I’ve been delighted to see Kester Brewin blogging the talk he gave about Christian piracy at Greenbelt. For those that missed it, Kester gave a long-now account of why we’re enthralled by pirates and piracy, what pirates can teach us, and more generally how piratical philosophy can illuminate our thinking about faith. It was great. And yes, there were some appallingly bad pirate jokes.
A week or so before Greenbelt, I was reading his associated Third Way article. I was also deep in a book ostensibly about the new ways we deal with information, but which was also strangely in tune with what Kester had to say. The book is The Wealth of Networks, a weighty work currently beloved of those strange breed of people who might call themselves political economists of information. In English, those are the sorts of people who like to research the complex relationships between governments, big business, market economics, individuals, and information in its widest sense.
I like the book for many reasons. It’s properly academic, yet it wears its learning relatively lightly. It contains passages that I can read out word for word to first years, and (if they’re listening) they should then understand quite complex ideas. It contains other sections that masters students, or the sort of people that are attending Vaux’s Apple sessions, can dissect endlessly. Oh, and it’s also available for free if you want it.
One of Yochai Benkler’s key ideas in that book is that we’re going through a sea-change in how we deal with information. He talks about the old ways of what he calls the ‘industrial information economy’. In that, your DVD copy of (let’s say) Pirates of the Caribbean is given the green light by Disney, is produced by the million in a handful of factories all over the world, is shipped and distributed to places as diverse as Amazon and your local video store, and ends up in your hands once you pay for it. The information is stored in the physical object. You own your personal copy of the information, so if you lend your DVD to a neighbour then (normally) you can’t watch the same DVD at your house too.
That was the old system. But it doesn’t take a genius to work out that’s changing. Enter the networked information economy. Disney can put a single copy of Pirates… online, and it can be recoded to various forms – copied to iTunes, streamed from
a movie rental site, edited and packaged on YouTube, and ‘pirated’ on BitTorrent. The combination of ones and zeros that make up the film can be copied endlessly, remodelled, cut and pasted in the most general sense, and all without any single person being able to claim sole ownership of the information itself. The film could theoretically exist on every Internet-connected computer in the world at the same time. Want to give a copy of it to your neighbour? Depending on how you do it, and how the film company want you to do it, you could find that you don’t lose out by sharing. No more ownership of a physical object storing information. Copy, share, stream, remix – as far as the pure data’s concerned, anything’s fair game.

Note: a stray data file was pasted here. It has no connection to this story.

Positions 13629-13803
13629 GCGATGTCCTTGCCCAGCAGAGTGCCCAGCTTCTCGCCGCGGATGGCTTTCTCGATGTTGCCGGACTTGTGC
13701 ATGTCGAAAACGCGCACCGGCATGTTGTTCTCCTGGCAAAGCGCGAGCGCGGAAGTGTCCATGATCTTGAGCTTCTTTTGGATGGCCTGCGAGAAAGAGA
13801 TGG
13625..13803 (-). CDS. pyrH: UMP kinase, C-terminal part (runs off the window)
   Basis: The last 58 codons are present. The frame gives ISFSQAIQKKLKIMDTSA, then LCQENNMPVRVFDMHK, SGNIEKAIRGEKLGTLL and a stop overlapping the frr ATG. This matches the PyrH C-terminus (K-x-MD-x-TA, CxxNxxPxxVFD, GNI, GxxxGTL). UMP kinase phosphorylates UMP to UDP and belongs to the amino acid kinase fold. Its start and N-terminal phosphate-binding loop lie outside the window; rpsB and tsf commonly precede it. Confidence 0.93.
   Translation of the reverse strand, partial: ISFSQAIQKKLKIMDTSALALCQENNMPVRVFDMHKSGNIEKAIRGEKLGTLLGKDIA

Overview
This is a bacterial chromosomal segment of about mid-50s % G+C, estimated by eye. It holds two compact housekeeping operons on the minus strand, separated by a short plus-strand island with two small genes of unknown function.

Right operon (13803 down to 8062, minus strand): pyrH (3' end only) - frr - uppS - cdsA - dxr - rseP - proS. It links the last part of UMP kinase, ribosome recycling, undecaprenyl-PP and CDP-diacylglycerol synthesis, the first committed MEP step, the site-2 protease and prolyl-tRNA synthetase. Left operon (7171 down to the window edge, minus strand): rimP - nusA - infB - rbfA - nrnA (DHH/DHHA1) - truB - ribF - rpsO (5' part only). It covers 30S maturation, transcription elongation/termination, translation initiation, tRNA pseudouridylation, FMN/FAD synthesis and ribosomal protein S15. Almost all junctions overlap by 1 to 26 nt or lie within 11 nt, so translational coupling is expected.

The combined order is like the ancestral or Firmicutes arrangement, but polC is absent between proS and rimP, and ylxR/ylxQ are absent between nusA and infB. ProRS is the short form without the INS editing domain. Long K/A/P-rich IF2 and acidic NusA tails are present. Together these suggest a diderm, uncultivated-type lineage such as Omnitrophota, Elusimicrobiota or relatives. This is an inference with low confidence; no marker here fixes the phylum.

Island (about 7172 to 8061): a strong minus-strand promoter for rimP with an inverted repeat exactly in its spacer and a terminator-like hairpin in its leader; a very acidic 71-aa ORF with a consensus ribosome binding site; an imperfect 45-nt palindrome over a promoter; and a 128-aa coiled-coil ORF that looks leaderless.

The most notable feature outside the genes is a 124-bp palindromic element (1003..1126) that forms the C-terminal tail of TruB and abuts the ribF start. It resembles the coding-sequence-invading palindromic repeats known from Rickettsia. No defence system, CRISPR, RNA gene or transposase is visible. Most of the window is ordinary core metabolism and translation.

My generation lived – indeed, it’s still living – through this change. The dim crystal balls of the early web prophets, the ideologies of internet pioneers, and their talk of music ‘being free’, led to the Napster revolution of the late 1990s, which made millions all over the world law-breakers; renegades; yes, pirates. We realised we didn’t need to own a CD to have a copy of its music. And unlike the days of swapping worn-out cassette copies in the school yard, the digital copy could be indiscernible from the original to all but the keenest ear.
To say the least, the music industry got a bit worried about this.
A confluence of factors – the forcing of Napster onto a more industry-friendly business model, the rise of Apple and iTunes, the increasing speeds of home connections and the growing ease of streaming music – led to the original renegades becoming squashed or legitimised. Kester commented that ‘The heresy of Napster becomes the orthodoxy of Spotify.’ Or rather, the legitimacy of Spotify. It’s the free music model that (for the time being) keeps everyone happy: artists get paid, the music industry push their tunes out to millions, and music lovers don’t have to pay for their music. (Want to hear what’s been going round my head as I’m writing this? If you’ve got Spotify, you can).
It doesn’t always work that well though. There are huge bits of the networked information landscape still up for grabs. Benkler reckons that changes, such as the one we’re living through, create a time of flux for a generation or so, before things settle down. (And in Kester’s argument, a piratical critique of capitalism is usually quashed or moderated by the authorities that come to make sure things really do settle down.)
I fully realise that Kester’s argument has been developed far wider than music/film/video piracy, but I’m quite interested in exploring the questions surrounding just that. I’d quite like to know what a Christian way of thinking about such piracy actually is. I’d quite like to know whether we can even form a legitimate Christian way of thinking about Hollywood vs the individual, of Napster vs Spotify, of copy/rip/burn vs going down to HMV.
[Some specific questions surrounding just that in the next post, but it’s getting rather late now, this is getting too long, and I really need to get Alela Diane out of my head…]